The final Harley drive sprocket has a rubber isolator that is designed to absorb energy, or cushion the sprocket. Harley Davidson released touring models with sprocket isolators in 2008.
2008 models have a stand alone design. In 2009 the isolator and sprocket assembly changed and has stayed the same to present day.
Mike shows us how to perform a quick inspection on the isolator. This is the most common way people will inspect the component. We also has a video that covers the inspection as specified in the factory service manual.
Support the motorcycle in an upright position and in neutral. Do not jack up the rear wheel or relieve it of any natural weighted pressure.
Remove the left side saddlebag, then hang a weighted string on the left axle spacer as close as possible to, but not touching, the rear sprocket.
Apply a small piece of masking tape On the face of the sprocket where reference marks can be drawn.
Rotate the sprocket forward, by hand, until it stops (do not allow the wheel to move or you will have a false measurement). Holding the Harley rear sprocket in place, mark the masking tape in line with the string.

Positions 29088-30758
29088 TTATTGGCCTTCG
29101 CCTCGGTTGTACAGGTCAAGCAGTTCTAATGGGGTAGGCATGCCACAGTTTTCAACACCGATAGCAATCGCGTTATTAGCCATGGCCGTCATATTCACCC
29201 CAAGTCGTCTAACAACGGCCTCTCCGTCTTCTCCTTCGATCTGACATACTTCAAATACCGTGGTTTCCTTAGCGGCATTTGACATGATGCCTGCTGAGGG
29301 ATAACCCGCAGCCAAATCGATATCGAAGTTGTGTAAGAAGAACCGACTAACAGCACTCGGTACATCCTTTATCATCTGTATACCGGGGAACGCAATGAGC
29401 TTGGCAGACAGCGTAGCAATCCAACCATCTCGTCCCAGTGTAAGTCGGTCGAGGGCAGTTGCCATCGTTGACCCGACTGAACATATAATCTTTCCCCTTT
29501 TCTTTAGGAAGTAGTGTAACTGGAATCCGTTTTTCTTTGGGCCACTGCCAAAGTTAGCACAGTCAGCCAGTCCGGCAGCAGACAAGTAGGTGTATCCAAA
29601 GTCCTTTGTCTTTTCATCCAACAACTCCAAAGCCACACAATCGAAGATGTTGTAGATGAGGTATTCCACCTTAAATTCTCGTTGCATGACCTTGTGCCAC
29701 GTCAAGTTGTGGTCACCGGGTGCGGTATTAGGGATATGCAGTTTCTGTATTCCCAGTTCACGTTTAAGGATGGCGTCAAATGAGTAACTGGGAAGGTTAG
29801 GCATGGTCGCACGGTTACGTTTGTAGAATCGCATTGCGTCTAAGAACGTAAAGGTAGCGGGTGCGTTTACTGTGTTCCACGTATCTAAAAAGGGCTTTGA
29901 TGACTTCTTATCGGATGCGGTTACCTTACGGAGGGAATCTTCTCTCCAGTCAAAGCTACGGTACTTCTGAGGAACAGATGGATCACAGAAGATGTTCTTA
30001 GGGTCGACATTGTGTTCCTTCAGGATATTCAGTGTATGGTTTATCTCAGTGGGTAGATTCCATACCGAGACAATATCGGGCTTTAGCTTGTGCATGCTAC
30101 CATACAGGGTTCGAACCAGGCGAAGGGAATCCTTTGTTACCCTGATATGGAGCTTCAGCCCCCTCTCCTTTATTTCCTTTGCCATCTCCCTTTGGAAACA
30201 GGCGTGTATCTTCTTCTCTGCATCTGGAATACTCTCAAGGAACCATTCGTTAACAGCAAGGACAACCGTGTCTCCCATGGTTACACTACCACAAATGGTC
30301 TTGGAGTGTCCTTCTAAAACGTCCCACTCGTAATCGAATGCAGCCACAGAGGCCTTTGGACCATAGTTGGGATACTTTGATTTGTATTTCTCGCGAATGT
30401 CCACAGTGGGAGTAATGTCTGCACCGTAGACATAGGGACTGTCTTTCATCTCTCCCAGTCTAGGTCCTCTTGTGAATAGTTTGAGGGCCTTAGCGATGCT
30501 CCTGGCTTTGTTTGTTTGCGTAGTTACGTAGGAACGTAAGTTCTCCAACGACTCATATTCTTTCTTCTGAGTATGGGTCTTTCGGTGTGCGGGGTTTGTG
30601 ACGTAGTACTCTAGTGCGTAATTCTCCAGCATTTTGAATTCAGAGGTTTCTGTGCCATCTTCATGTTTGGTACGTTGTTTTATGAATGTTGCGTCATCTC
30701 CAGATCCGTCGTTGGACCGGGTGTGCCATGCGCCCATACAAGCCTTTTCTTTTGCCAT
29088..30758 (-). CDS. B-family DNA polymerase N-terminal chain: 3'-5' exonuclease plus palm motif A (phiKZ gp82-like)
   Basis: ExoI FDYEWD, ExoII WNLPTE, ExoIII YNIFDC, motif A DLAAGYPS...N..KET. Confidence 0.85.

Now, rotate the sprocket back, in the opposite direction, until it stops and make a second mark in line with the string. Measure the distance between the two marks. If the measurement exceeds .400″ (10.2 mm), the rubber isolator should be replaced.
It is not common for isolators to be excessively worn before 40k miles. Mileage, age, weight of rider(s) & cargo, and riding style all contribute to wear. In fact, it is not uncommon to have a motorcycle with 60k miles that has an isolator that is still within spec.
It is important to inspect the Harley rear sprocket and isolator at regular service intervals. We suggest performing the factory inspection for your first inspection. This will give you an accurate idea of what the dealer is looking for and give you a good sense of feel for the inspection. After that, a quicker inspection can be more than sufficient.